CBS Chicago reports event was billed as an “emergency protest,” and thousands had signed up via Facebook. The demonstration started at 5 p.m. and was expected to last until 9 p.m.

A different event had been planned by another Facebook group — to “Point and Laugh at Trump Tower” the day after the election.

The organizer made some last-minute changes, given Trump’s unexpected victory.

In Boston, protesters chanting “we will not be silenced” and carrying signs reading “He Will Never Be My President” gathered on the steps of the Massachusetts Statehouse following Republican Donald Trump’s presidential election victory. 

Many of those chanting and singing hailed from Boston-area colleges and said they were shocked and disillusioned by Democrat Clinton’s loss.

Meaghan Schaefer, a 19-year-old political communication student at Emerson College, said she was angry.

“We were so close to seeing the first woman become president and she lost to a man who has no political experience, who doesn’t represent the majority in this country,” she said.

Matthew Bittner said he was in utter disbelief with Trump’s win.

He said he knows Clinton isn’t perfect, but said he felt like people didn’t want her in office because she’s a woman.

“There’s so much bigotry in this country that we thought was resolved but it was just covered with a blanket,” said the 21-year-old theater student from Suffolk University. “He wants to bring back a sexist, racist, homophobic, xenophobic society and we will not stand for it.”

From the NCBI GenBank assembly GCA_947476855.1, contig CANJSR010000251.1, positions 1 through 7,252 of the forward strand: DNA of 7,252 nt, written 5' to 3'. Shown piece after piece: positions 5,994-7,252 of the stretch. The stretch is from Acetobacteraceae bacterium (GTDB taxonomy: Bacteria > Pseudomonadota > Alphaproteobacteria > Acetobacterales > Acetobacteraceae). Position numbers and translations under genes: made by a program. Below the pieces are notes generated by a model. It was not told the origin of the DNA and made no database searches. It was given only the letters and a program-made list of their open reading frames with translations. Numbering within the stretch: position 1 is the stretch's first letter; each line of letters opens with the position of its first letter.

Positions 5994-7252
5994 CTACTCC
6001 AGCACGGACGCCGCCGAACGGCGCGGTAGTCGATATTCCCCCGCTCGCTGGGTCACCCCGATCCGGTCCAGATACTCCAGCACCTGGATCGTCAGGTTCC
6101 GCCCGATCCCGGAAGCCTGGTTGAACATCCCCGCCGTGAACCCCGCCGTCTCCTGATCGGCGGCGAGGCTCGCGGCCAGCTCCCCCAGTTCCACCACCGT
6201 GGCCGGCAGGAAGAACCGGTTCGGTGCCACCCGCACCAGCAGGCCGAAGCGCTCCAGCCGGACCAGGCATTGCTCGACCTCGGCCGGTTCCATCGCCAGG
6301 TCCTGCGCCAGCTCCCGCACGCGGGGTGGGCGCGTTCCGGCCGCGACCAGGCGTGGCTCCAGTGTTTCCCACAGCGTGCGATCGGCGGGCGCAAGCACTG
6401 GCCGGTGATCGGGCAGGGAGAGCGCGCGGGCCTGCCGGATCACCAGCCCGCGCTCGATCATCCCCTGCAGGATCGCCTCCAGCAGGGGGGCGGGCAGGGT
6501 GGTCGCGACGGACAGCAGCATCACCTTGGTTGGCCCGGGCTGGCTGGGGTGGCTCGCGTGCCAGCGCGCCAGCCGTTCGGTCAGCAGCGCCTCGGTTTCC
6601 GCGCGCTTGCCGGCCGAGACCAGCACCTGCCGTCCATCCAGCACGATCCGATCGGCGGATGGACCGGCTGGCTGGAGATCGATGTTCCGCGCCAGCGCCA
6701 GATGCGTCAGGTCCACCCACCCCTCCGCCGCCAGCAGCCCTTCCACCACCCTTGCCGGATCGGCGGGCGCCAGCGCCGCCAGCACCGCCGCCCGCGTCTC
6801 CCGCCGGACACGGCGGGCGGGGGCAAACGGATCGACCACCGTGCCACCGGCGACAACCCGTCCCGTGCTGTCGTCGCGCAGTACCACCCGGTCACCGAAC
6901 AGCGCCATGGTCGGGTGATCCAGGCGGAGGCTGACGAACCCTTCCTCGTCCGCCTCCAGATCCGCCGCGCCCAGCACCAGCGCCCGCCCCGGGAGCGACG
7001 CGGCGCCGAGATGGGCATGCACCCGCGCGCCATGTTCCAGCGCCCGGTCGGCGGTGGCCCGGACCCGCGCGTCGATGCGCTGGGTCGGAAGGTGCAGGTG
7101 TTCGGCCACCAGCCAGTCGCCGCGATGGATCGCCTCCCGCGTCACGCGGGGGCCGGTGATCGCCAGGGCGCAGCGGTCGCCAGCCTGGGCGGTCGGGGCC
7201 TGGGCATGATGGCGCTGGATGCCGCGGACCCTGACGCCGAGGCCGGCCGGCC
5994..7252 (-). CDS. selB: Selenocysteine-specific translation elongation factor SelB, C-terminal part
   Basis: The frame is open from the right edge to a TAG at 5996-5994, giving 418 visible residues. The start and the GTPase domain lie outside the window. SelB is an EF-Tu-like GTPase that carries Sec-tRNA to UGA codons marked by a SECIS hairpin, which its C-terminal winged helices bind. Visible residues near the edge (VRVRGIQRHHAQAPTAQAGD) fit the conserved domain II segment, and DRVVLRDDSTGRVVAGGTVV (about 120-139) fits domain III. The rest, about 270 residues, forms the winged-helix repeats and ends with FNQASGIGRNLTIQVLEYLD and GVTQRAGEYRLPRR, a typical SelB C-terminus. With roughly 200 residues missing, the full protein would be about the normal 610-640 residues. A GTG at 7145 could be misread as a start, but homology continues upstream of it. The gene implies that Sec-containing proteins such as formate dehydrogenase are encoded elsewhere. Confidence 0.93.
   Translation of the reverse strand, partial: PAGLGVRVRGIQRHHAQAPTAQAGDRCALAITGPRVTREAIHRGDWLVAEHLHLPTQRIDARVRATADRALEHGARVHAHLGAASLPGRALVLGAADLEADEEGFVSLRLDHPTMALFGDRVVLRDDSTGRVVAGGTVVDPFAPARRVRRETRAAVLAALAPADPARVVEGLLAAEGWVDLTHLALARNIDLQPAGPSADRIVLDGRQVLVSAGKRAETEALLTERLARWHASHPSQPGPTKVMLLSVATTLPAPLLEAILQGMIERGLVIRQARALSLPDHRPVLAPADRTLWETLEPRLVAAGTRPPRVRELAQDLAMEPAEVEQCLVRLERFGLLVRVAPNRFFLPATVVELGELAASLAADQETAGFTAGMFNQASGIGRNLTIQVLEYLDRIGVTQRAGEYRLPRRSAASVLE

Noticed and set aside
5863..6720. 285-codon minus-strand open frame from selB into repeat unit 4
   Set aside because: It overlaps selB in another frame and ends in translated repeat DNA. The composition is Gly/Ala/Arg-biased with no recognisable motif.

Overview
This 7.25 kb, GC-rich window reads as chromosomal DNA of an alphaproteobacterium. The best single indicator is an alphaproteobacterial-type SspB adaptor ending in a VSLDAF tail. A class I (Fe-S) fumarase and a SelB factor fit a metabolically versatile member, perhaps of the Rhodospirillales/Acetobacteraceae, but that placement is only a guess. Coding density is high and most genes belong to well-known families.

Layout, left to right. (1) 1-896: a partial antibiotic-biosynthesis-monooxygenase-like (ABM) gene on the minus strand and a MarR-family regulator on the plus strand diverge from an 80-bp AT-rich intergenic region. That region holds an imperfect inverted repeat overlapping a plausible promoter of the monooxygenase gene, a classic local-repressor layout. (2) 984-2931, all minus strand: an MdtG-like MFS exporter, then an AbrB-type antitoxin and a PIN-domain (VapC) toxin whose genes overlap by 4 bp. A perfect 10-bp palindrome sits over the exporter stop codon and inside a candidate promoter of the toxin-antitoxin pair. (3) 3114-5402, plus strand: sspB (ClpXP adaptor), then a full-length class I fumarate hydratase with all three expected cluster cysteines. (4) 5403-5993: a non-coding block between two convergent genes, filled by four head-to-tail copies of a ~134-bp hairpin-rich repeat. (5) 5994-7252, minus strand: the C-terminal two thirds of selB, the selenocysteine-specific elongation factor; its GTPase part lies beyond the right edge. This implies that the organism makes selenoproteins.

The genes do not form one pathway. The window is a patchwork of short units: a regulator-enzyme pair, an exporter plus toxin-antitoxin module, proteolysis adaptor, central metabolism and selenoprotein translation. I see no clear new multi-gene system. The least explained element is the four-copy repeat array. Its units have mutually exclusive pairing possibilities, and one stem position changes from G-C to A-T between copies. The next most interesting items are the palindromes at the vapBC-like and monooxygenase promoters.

The two were among hundreds who flocked to the Statehouse holding signs that read “Make Bigots Afraid Again,” chanting “I’m still with her” and singing The Beatles’ “All You Need is Love.”

Massachusetts, a reliably Democratic state in presidential elections, handed its 11 electoral votes to Clinton on Tuesday. The last Republican presidential candidate to win Massachusetts was Ronald Reagan in 1984.

What does Trump's victory mean? 14:37

Nineteen-year-old Robert Duncan, who is black and a musical theater student at the Boston Conservatory, said he is gay and sees Trump as an oppressor.

“He’s said awful things to people of all different kinds,” Duncan said. “I’m here because I just want to get all my emotions out honestly. I’m sad. I’ve been crying all day.”

Many of those protesting said despite Trump’s victory, they have their eyes on the future.

“For the next four years, we just have to do what we can,” Schaefer added. “We can’t throw away our shot. We’re young. We’re educated. We can make a difference the next time around.”

At Berkeley, thousands of students walked out of several East Bay high schools Wednesday, protesting Republican Donald Trump’s presidential election victory, CBS San Francisco reports

Students at Berkeley High, Bishop O’Dowd, Albany High and Oakland Tech all staged walkouts. Meanwhile, several hundred students staged a noontime rally at San Jose’s Lincoln High School and El Ceritto policesent out an alert at 1 p.m. asking drivers to be careful because walkouts were underway at several Contra Costa County schools.

Students at a few Phoenix high schools walked out of class Wednesday in protest of Donald Trump’s win, CBS affiliate KPHO reports

About 200 students at Carl Hayden High School chanted “Out Donald Trump” as they left school around noon. The high school is located at 35th Avenue and Roosevelt Street.

Students at Metro Tech, North and Central high schools also staged walkouts.

Students were seen holding signs and the Mexican flag as they marched to the Arizona State Capitol where they gathered outside the building and then walked a circuit around the plaza. Many of the signs expressed anti-Trump and anti-Sheriff Joe Arpaio sentiments.

Arpaio was defeated by Democrat Paul Penzone after 24 years in office.

Phoenix police officers were in the area to keep the students on the sidewalks and unharmed. The protest has remained peaceful.

A small group of students gathered in front of City Hall in downtown Phoenix.